I have been writing birthday notes since 2011 when I turned 25. However, this is only the 4th in the series (didn’t get to write some). My birthday notes seek to share glimpses from the years past. This year, I will be sharing two of the principles that have helped guide my life in these past 30 years and hoping that it benefits someone.
1. No regret
If you know me, then you will realize that the word regret doesn’t feature in my dictionary. Thinking back on the 30 years of my sojourn on planet earth, I honestly can’t think of a single regret in my life. It’s not that I have had the best of life, or that I have lived in the best way possible. Rather, it is that I realized that having regrets over what is past is a pure waste of time. As someone rightly put it, regret is the past crippling you in the present.
Regret and worry are two children of the same mother. While worry has been said to be the interest on a loan you never take, I say regret is interest you’re paying on a loan you’ve long paid off. Both are fraud on your asset – time. Absolutely worthless and unnecessary!
I practise what you may call conscious living – careful with my words, thoughts and actions so that they don’t wreck havoc. But mistakes do happen and when that occurs, I make effort to correct it today. I am an ardent believer in ‘today.’ I believe that today provides me with an opportunity to correct my error, rewrite my story and re-live my past. I don’t dwell on things that are in the past because mistakes made in the past are meant to stay there and they can’t be changed – except by correcting them through my deeds today.
One of the great lessons I learnt from the life of Alfred Nobel is that I can make my past irrelevant by what I do today, and going forward. And that’s the consciousness with which I live. Regrets don’t fix nothing, but today can fix everything – hurt, pain, loss etc.
2. No competition
It’s possible that like me you’ve come across one of those rickety buses with an inscription at the back screen – no competition in destiny. Some hard truth you have there.
Another thing I learnt early in my journey in life is that success can not be measured in absolute terms. Put in familiar language, success is a journey not a destination. Contrary to popular belief in this part of the world where people thought to be successful are said to have arrived, when it comes to success you don’t ever arrive.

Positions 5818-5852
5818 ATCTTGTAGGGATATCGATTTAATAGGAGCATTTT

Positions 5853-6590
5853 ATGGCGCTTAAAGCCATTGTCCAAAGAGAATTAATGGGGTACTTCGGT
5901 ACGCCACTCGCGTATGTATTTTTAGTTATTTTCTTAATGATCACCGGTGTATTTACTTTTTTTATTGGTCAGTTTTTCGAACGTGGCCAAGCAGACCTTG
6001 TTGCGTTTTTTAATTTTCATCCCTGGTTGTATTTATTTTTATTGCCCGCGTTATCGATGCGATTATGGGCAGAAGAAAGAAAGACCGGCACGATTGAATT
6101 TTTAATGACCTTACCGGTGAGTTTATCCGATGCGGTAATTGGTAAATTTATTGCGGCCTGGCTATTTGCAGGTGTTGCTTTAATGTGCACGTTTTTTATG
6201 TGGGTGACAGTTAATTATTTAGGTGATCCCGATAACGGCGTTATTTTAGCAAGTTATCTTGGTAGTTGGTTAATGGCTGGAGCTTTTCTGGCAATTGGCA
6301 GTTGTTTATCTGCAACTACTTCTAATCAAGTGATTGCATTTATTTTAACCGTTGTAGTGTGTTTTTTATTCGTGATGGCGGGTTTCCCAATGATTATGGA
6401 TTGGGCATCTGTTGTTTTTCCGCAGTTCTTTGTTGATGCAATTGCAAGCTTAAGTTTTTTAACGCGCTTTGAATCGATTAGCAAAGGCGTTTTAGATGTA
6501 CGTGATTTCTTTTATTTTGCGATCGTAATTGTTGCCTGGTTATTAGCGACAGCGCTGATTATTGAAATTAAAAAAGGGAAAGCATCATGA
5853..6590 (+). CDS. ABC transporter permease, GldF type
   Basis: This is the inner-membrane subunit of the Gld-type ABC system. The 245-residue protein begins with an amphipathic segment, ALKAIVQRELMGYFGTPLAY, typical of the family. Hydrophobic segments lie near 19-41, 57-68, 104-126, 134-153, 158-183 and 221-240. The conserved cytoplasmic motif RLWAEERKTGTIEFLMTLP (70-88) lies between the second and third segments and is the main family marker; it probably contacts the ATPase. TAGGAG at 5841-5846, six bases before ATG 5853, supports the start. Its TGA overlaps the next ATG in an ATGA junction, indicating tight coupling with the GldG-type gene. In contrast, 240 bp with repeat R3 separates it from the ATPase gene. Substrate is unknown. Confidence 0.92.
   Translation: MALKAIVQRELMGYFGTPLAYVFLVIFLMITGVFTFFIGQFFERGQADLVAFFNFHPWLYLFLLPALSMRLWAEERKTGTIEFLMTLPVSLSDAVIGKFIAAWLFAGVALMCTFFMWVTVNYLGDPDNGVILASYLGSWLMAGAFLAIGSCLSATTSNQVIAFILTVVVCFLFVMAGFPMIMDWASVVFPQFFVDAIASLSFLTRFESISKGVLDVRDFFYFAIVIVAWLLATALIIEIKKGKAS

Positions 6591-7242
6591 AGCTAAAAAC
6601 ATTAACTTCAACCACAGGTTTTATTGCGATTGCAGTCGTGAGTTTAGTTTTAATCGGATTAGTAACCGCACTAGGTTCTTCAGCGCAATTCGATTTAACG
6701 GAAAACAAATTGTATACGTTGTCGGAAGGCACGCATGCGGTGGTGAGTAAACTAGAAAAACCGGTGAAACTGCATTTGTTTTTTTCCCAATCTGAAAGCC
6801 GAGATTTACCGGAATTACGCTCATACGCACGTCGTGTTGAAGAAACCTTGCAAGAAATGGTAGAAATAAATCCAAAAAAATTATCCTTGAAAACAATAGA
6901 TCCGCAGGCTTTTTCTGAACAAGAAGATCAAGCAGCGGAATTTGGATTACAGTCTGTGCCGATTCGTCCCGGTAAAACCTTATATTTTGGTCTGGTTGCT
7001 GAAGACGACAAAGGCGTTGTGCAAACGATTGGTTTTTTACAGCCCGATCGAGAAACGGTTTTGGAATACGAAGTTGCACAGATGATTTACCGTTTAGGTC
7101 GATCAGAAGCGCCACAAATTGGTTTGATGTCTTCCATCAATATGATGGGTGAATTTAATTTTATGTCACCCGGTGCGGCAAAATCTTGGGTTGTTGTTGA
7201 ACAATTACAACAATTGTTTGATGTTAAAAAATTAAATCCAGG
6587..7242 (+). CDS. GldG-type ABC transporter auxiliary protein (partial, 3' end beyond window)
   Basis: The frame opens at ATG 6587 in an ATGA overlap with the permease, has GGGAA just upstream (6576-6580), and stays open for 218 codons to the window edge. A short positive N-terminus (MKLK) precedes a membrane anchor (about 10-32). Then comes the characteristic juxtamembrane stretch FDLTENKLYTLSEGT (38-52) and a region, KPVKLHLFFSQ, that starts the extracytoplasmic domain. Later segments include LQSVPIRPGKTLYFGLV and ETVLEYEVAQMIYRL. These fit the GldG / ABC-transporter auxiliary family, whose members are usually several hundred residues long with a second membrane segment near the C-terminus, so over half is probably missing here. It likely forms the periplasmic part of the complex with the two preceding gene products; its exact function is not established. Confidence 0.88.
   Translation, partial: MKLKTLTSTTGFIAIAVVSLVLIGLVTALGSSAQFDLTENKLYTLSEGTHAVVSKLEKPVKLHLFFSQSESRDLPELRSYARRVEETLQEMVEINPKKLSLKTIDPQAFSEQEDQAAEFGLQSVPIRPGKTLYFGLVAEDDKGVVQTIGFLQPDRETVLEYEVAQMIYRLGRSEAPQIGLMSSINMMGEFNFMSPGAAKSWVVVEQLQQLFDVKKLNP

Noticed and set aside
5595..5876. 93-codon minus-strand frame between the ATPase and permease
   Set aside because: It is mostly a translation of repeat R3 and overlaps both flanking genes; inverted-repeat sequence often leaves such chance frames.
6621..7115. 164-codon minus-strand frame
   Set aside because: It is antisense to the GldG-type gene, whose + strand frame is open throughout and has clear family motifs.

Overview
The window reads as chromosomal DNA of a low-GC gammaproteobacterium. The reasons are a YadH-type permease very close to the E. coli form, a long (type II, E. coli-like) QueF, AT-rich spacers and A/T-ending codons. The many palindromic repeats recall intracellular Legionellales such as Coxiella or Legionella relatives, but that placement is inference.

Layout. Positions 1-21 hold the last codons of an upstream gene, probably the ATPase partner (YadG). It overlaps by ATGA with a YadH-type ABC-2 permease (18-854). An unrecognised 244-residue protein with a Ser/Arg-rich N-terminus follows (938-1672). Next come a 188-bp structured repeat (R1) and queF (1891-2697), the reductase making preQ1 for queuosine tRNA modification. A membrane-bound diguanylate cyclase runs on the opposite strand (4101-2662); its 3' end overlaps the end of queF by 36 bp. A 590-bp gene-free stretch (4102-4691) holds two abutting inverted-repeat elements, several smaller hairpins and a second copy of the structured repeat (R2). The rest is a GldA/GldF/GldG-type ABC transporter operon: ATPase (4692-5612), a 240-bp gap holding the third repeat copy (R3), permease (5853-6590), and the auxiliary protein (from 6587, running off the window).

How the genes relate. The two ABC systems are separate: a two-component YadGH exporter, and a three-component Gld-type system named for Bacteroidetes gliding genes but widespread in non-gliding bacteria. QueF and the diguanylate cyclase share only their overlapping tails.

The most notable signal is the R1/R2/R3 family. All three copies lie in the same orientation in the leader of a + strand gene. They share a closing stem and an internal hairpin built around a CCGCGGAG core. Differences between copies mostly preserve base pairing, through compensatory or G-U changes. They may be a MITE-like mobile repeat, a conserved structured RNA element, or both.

Let me share a personal story to buttress this. In 2003, in between writing WAEC and NECO I sat for the UME. I obtained a high score that qualified me for admission to the university. Sitting for JAMB and hitting it once, now that is some success and it could have gotten to my head but it didn’t. I told myself that getting admission ahead of many of my classmates didn’t mean I was more successful than them – and true, OAU didn’t resume until 2004, I was in school for a 5-year course, and still had to go to law school. You see, some of my friends who still had JAMB as prayer point 1 when I had crossed that mark had started working before I went for NYSC.
One of the means used to mount pressure on people in this part of the world is by comparing you with your mates. Sounds familiar, right? Your mates have finished school, your mates have started working, your mates are married, your mates have built their own houses blah blah blah. You know what I tell myself? I don’t have mates! Mine is a unique life and I won’t run my race with another person’s stop watch.
Don’t get me wrong. I review my life periodically. I have goals and targets for my life. I am a big dreamer. As a nine year old boy I began having dreams of what I wanted to be in life. Upon reaching milestones, such as clocking 30 today, I call up that nine year old boy who dreamed without restraints and show him my life report. I ask him if I have lived up to his expectation or if I have failed him. That nine year old boy may not be too impressed but he isn’t disappointed. I am on the right track, maybe just some few steps behind but I’m sure I will catch up. Like I say, the best life wasn’t handed down to me, but this one life that I have got, I will make the best out of it.
I’m absolutely grateful for the last 30 years, and immensely hopeful about the days ahead. Truth is, I don’t know what tomorrow holds but I know who holds tomorrow and in this I am confident that my tomorrow is secured, insured and guaranteed.
I am ‘Seun Alade